Finally, a decision tree analysis was performed using the recursive partitioning algorithm in JMP analysis software (SAS, Cary, NC). Recursive partitioning is a nonparametric classification technique that splits into subsets, called nodes, observations with similar response values for predictor variables (17). In each node, the predictor variable with the strongest association to the outcome variable is chosen for splitting the node. For a categorical outcome, the recursive partitioning algorithm in JMP analysis software uses log10 (p value), also called logworth, where the p value is an adjusted p value given by a likelihood ratio test. To avoid overfitting, only partitions that had a logworth value ≥1.12, which corresponded to log10 (0.05), were performed. Because this is a nonparametric method, it has an advantage over logistic regression by not assuming any functional form for the association between predictors and outcome. Furthermore, recursive partitioning has the advantage of detecting possible complex interactions between predictors that may not have been detected by the logistic regression, and because it is easy to visualize and interpret, it is suitable for a decision-making process (18). Moreover, the relative importance of the predictors can be inferred by the order in which they partition the data (i.e., the earlier the predictor is used by the partition algorithm, the more important it is).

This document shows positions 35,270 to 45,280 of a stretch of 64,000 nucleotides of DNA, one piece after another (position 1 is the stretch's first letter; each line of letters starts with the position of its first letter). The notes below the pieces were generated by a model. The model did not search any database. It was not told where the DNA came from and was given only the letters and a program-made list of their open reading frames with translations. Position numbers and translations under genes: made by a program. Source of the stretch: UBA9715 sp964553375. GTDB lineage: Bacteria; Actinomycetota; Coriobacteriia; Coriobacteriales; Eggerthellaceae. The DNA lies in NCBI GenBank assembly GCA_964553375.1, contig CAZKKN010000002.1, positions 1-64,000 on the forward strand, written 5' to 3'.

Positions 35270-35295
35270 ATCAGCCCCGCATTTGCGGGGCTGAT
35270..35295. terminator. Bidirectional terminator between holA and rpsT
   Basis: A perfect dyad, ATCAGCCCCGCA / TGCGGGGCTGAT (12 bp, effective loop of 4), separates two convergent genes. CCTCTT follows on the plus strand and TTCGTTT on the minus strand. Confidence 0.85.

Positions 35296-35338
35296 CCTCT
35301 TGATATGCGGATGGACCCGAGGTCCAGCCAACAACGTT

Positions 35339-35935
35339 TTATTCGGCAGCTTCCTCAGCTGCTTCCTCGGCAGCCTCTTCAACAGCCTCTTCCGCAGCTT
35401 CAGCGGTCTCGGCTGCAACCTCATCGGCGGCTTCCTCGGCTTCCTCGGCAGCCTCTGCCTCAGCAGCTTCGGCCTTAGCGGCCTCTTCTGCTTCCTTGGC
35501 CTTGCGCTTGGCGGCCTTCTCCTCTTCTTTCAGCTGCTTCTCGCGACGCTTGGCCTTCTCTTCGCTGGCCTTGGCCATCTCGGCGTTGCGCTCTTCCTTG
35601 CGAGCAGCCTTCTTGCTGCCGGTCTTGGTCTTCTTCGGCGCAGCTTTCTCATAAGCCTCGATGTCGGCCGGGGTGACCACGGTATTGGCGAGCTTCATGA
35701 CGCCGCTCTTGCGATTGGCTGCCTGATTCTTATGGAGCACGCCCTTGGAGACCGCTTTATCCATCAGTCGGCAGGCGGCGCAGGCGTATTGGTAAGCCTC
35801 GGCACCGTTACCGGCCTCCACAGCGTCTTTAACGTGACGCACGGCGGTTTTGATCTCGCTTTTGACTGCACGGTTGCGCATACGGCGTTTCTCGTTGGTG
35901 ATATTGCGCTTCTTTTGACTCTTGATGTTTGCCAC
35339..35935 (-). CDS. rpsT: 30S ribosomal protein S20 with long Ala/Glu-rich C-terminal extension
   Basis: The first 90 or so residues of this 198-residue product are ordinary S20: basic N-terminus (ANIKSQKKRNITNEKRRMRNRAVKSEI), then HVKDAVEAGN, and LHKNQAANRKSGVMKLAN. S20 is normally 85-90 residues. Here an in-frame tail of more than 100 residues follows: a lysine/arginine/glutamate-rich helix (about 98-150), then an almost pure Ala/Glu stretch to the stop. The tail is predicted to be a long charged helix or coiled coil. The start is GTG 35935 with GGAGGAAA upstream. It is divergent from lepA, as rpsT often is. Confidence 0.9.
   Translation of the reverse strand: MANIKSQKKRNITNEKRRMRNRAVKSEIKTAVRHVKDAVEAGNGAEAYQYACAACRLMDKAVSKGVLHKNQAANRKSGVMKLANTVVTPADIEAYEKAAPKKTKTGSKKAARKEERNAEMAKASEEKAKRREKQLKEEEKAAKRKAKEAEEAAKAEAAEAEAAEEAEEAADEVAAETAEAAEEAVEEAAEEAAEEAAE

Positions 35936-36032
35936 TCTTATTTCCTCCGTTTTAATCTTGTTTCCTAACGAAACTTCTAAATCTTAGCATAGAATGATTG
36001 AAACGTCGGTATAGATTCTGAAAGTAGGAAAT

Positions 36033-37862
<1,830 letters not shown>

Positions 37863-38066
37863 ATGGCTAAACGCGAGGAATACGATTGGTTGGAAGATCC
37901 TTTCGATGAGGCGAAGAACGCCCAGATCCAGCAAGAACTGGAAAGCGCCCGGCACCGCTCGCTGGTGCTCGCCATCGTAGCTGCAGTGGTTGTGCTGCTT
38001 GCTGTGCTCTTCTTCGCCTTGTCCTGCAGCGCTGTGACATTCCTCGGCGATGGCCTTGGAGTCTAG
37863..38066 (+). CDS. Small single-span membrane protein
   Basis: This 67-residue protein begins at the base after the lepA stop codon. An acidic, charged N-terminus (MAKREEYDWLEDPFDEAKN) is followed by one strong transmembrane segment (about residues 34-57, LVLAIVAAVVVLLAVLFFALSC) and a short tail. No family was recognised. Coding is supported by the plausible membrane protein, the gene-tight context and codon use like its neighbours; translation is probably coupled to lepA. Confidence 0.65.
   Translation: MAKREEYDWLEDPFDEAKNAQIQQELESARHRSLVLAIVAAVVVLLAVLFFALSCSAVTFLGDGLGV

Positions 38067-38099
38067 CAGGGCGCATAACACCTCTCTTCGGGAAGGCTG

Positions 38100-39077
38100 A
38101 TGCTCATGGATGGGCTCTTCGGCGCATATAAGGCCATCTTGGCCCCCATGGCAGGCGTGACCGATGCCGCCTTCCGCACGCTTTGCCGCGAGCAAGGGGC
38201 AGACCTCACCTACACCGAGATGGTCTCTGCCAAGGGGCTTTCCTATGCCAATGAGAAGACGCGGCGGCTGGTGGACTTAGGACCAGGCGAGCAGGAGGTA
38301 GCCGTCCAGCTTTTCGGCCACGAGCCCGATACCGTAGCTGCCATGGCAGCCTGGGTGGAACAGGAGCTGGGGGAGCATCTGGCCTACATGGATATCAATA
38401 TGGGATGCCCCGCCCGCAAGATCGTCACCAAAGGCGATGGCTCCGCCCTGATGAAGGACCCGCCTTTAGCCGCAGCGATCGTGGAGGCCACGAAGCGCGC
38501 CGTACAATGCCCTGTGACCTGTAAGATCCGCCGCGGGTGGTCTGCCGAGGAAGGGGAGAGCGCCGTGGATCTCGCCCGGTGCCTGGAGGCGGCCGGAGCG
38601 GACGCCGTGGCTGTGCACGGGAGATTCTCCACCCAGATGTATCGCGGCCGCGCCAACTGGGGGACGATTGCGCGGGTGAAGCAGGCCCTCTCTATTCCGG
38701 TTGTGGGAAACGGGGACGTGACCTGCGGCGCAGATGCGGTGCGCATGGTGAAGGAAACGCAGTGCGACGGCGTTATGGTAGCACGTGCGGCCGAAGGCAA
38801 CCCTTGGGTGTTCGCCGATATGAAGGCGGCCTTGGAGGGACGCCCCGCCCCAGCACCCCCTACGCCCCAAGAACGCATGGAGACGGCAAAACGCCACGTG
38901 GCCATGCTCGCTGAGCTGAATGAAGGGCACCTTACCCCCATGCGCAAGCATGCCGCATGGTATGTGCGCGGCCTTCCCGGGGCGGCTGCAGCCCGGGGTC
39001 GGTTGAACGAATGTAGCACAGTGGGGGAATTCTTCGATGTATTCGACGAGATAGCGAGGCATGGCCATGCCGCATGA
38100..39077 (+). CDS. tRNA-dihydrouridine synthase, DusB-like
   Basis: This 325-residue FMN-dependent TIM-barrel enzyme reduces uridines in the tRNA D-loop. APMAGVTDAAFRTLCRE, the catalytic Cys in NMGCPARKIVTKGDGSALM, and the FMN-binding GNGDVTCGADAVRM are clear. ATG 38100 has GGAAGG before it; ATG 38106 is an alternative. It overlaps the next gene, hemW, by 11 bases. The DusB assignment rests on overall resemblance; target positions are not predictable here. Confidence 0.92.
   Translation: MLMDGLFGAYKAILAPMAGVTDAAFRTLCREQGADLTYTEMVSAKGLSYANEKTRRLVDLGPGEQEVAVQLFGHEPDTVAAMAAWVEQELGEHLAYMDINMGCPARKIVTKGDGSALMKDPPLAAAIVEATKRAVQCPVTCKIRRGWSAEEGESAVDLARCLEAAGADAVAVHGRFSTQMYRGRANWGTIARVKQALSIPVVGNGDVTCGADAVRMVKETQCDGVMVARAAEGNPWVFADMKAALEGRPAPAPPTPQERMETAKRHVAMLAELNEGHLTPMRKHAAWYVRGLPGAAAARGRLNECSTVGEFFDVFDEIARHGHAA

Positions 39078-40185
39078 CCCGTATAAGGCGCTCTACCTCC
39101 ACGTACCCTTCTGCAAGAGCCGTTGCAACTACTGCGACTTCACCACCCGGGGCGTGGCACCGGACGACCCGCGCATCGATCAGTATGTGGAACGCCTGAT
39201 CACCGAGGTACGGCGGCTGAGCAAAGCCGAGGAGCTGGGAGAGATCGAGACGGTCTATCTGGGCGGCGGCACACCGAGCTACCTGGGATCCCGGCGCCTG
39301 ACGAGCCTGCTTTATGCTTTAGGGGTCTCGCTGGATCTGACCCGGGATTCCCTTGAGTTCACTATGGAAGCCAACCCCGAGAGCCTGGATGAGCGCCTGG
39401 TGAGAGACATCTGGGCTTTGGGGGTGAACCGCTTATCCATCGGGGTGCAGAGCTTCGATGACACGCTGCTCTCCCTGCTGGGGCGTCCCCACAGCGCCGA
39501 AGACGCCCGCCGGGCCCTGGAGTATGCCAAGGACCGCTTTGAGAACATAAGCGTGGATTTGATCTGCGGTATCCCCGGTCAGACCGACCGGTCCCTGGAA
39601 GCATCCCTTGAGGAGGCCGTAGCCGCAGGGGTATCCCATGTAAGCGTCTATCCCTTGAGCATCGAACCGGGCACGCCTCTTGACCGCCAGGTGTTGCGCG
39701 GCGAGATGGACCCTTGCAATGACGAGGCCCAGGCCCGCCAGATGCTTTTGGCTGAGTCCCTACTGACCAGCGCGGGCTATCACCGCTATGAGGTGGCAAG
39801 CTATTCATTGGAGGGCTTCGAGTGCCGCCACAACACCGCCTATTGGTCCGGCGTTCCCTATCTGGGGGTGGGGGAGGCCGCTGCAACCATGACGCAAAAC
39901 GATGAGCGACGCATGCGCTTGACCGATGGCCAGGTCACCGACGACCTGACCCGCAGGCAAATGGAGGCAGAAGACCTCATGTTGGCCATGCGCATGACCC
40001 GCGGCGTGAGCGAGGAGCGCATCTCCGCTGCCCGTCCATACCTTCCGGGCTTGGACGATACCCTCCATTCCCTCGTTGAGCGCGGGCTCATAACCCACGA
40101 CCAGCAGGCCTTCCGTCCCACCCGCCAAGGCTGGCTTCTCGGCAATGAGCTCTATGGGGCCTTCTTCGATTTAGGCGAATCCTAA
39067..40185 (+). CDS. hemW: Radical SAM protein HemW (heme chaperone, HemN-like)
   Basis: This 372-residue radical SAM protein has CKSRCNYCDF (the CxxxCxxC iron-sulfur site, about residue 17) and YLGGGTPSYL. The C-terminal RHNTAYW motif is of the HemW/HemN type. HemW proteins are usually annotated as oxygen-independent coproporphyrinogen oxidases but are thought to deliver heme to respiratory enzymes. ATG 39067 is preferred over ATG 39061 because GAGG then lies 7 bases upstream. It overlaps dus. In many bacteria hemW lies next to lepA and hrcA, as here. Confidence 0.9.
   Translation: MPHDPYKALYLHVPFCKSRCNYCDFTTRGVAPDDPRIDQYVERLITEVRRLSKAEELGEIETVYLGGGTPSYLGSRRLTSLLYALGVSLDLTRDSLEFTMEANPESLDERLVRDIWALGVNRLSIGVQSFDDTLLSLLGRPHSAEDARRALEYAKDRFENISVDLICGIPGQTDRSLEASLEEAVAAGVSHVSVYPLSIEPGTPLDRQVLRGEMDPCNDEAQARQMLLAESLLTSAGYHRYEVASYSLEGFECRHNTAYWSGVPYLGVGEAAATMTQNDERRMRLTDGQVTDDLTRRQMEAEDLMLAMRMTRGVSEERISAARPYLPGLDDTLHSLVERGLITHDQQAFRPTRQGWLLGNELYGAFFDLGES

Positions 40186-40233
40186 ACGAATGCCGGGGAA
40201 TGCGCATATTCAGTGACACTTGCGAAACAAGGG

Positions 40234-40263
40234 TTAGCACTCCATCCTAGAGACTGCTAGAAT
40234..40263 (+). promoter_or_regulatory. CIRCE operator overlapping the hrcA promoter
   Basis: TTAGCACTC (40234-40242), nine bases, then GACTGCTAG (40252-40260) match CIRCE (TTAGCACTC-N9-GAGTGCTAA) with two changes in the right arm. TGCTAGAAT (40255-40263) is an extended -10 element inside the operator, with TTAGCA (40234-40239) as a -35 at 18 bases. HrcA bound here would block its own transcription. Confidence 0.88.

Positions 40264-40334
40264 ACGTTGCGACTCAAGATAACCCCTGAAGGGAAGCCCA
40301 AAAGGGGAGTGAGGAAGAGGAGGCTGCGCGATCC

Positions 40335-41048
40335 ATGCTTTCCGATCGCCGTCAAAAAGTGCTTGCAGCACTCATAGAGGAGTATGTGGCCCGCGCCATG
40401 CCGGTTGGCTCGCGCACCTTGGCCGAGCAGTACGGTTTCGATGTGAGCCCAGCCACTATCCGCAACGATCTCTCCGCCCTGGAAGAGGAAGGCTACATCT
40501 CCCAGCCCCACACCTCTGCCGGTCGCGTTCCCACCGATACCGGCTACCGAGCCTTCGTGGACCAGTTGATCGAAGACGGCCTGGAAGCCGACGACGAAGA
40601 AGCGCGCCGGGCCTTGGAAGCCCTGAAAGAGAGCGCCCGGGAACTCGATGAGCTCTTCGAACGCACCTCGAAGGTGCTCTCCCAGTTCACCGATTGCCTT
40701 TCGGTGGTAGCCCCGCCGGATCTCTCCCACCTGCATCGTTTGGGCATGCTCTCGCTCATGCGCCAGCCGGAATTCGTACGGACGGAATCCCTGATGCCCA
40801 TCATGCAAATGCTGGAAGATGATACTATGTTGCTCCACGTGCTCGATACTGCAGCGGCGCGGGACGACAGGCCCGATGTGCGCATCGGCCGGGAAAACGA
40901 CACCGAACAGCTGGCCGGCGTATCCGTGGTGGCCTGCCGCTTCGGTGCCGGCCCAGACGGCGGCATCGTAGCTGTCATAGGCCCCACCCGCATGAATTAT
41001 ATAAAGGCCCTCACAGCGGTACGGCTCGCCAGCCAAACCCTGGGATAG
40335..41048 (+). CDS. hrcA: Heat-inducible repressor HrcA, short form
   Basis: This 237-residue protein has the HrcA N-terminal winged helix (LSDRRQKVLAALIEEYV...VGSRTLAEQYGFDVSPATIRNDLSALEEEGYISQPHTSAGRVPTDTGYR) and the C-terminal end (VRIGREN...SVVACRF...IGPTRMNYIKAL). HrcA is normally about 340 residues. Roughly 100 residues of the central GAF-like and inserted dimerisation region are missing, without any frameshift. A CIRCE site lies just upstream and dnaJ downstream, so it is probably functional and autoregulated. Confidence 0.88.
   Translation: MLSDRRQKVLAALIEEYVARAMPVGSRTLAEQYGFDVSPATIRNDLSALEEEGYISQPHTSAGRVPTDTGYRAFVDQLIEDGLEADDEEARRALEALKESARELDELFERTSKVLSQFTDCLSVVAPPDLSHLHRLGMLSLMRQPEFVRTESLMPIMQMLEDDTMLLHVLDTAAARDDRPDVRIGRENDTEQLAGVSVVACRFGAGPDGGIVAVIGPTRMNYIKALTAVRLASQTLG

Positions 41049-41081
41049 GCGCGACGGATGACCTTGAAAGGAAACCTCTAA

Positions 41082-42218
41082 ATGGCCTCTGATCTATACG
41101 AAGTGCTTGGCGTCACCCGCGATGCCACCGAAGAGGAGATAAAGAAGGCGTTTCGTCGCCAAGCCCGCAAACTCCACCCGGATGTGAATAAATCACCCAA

The logistic regression and decision tree analyses were also performed using only those submissions with a reported cost per QALY to assess the importance of financial impact in this subset of the total submissions.

RESULTS

A total of 260 submissions, representing 214 unique drug plus indication combinations and 46 resubmissions during the data abstraction time period, were extracted from the PBAC Web site. Most, or 170 of the 214 (79.5 percent) unique drug plus indication combinations, were not submitted before July 2005; 27 (12.6 percent) were submitted once before July 2005; and 17 (7.9 percent) were submitted multiple times before July 2005. Of the 260 submissions, 106 (40.8 percent) were recommended for reimbursement, 47 (18.1 percent) were partially recommended for reimbursement (i.e., recommended with restrictions), 100 (38.4 percent) were not recommended for reimbursement, and 7 (2.7 percent) were deferred. Therefore, the binary variable PBAC recommendation for reimbursement had 153 submissions (58.9 percent) that were recommended and 107 submissions (41.1 percent) that were not recommended.